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Martyrdom1649

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can anyone recommend books about the Habsburgs/ Austro- Hungarian empire?
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Martyrdom1649

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Reply with quote  #2 
It doesn't have to be Ausria, imperial Spain is also fine
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perla12

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Reply with quote  #3 
thid you ever try to search  in this web site
 I saw a books there
NE7

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https://www.amazon.com/Habsburgs-Rule-World-Martyn-Rady/dp/1541644506/
May be a good place to start?

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royalcello

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Reply with quote  #5 

Pieter M. Judson, The Habsburg Empire: A New History

 

https://www.amazon.com/Habsburg-Empire-New-History/dp/0674047761

Peter

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Reply with quote  #6 
I have the Martyn Rady book, and while it's not terrible and I learned things from it I wasn't wildly enthused. I've just been having a look at Judson's book on Amazon, which allows you to read the first part, and noticed an error or two even in that brief skim. Rudolf I is called Holy Roman Emperor when he was only German king, then it is asserted no other Habsburg was Emperor until Friedrich III. True, in fact you could leave out 'other', but if Rudolf I counts then what were Albrechts I and II? Chopped liver?

But perhaps surprisingly I wasn't put off, the subject of the book is not dynastic details but rather the institutions of the Habsburg lands from Maria Theresa onwards, and how they affected the lives of the people. And these are things I'd like to know more about, so I do intend to get the book once I've cleared my current reading, somewhat backlogged at present. I'll report back later then, maybe.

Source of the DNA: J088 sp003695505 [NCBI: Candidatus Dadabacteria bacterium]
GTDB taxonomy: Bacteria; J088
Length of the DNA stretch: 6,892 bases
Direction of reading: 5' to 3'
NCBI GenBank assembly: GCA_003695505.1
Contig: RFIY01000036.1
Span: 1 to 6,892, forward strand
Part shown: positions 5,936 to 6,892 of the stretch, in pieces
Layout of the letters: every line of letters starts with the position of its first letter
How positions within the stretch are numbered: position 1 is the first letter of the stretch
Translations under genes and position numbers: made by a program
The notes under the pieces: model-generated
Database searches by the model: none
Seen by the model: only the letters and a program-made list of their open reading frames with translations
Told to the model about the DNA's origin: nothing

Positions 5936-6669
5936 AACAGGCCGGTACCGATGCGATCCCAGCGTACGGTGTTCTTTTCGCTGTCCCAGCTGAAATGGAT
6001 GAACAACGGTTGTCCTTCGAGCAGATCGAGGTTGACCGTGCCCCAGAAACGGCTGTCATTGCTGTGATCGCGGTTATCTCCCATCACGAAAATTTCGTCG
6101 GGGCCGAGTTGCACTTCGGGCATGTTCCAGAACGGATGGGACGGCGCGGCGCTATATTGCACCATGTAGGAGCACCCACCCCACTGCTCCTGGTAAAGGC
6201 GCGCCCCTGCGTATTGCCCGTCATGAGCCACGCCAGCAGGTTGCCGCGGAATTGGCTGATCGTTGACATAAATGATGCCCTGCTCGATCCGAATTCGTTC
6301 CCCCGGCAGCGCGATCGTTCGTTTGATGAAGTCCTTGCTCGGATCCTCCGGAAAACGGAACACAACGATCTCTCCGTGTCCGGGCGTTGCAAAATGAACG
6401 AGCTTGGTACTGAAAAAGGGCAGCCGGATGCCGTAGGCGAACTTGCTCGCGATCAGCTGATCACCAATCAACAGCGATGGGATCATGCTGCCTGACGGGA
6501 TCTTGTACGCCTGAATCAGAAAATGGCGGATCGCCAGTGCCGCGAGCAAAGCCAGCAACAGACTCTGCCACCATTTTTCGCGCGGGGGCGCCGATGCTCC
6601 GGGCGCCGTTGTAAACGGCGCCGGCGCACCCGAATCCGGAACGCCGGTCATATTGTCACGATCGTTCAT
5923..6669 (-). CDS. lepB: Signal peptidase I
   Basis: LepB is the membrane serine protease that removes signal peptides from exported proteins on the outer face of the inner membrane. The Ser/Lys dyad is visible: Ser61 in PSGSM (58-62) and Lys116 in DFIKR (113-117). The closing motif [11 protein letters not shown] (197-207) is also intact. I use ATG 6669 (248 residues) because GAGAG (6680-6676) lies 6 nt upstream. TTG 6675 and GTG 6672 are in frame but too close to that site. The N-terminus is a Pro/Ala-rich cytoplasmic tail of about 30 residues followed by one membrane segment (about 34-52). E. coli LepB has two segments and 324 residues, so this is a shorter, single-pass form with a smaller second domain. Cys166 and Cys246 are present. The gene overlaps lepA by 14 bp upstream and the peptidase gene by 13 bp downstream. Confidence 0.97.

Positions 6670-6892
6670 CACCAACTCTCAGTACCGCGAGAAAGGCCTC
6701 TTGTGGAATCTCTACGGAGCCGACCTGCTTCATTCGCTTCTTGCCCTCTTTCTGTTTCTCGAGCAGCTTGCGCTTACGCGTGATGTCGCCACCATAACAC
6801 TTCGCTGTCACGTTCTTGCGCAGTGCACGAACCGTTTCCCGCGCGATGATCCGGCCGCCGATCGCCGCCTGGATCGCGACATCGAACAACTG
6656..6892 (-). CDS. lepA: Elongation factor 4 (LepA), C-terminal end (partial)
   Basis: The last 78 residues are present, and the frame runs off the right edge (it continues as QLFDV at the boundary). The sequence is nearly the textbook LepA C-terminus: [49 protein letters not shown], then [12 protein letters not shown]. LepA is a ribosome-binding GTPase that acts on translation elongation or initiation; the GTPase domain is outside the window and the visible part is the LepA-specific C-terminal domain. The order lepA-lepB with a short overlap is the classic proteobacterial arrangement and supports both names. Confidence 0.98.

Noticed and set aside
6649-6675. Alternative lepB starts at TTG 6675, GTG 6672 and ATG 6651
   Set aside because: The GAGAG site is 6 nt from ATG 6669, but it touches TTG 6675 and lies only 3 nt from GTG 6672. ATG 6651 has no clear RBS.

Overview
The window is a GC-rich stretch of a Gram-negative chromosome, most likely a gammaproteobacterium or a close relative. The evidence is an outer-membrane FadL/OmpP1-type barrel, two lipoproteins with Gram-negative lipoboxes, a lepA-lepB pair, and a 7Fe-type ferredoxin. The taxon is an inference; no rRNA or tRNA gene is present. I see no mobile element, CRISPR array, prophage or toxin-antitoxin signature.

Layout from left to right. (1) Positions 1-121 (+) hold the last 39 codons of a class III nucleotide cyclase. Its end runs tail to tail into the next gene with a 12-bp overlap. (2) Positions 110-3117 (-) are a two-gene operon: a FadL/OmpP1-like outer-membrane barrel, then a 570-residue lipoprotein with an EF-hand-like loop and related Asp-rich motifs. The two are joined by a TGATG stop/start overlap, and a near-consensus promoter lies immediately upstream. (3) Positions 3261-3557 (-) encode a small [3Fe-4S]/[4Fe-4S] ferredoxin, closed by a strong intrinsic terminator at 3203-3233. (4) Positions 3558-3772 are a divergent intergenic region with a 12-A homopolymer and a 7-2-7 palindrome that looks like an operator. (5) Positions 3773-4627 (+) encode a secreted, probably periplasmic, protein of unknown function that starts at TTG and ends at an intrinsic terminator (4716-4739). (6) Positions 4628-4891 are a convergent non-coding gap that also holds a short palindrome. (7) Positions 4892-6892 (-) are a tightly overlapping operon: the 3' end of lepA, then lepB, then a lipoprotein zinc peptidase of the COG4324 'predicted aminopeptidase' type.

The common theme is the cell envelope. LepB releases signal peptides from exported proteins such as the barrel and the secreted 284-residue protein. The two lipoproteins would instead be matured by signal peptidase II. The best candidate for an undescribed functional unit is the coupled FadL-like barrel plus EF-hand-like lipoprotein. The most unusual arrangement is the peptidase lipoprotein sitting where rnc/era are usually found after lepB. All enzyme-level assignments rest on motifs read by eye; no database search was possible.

Peter

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Reply with quote  #7 
I finished Pieter Judson's book yesterday, and was impressed and felt I'd learned a lot. Not about the dynasty, which is not the book's subject, but about the empire, the development of its institutions and how they impacted the lives of its people. The dynasty aren't ignored, of course, they were too important in the empire's administration and direction for that to be the case, but they aren't the main theme. So really the book is recommended for those interested in the historical nitty-gritty, but not for those who aren't especially, who frankly would be likely to find themselves fearfully bored.

Despite the above I did pick up a clearer impression of the characters and reigns of Maria Theresa and Joseph II especially, later Emperors (Leopold II, Franz II/I, Ferdinand, Franz Joseph, Karl) not so much. Not because they aren't mentioned, they are, but because at most the narrative added detail to the impressions I had already formed. On Franz Joseph in particular, while the book gives no verdict on him overall you do get the feeling that if there was a mistake he missed making during his very long reign then it was a lonely little specimen without a great deal of company. And that, I'm afraid is a view I've long had, now reinforced. Which is not at all to say he was a bad man, clearly he wasn't. Just that, despite the near-religious reverence for him in his last decades, he really was not a very capable or successful ruler. On the other hand, after six decades with him at the head of affairs the Empire by no means appeared imminently doomed, and had it not been for WWI it could easily have lasted for decades longer, even until today. So, leaving aside any personal responsibility for that war starting, not an entire failure either.

Following my earlier post, Albrecht II's existence does get acknowledged in a footnote, though Albrecht I remains in limbo. The author does however appear to have an impression, entirely mistaken of course, that Albrecht II somehow belonged to a different family branch than Rudolf I. He belonged to a different branch from Friedrich III, but both those branches sprang from Rudolf I, via the overlooked Albrecht I.
Peter

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Reply with quote  #8 
Another name for this list is Simon Winder's Danubia. It is highly irreverent and frequently scathing, but (usually) gives credit where it's due, is full of information and very entertaining. Recommended, I thoroughly enjoyed it, but make sure you pack your sense of humour before embarking on the journey.
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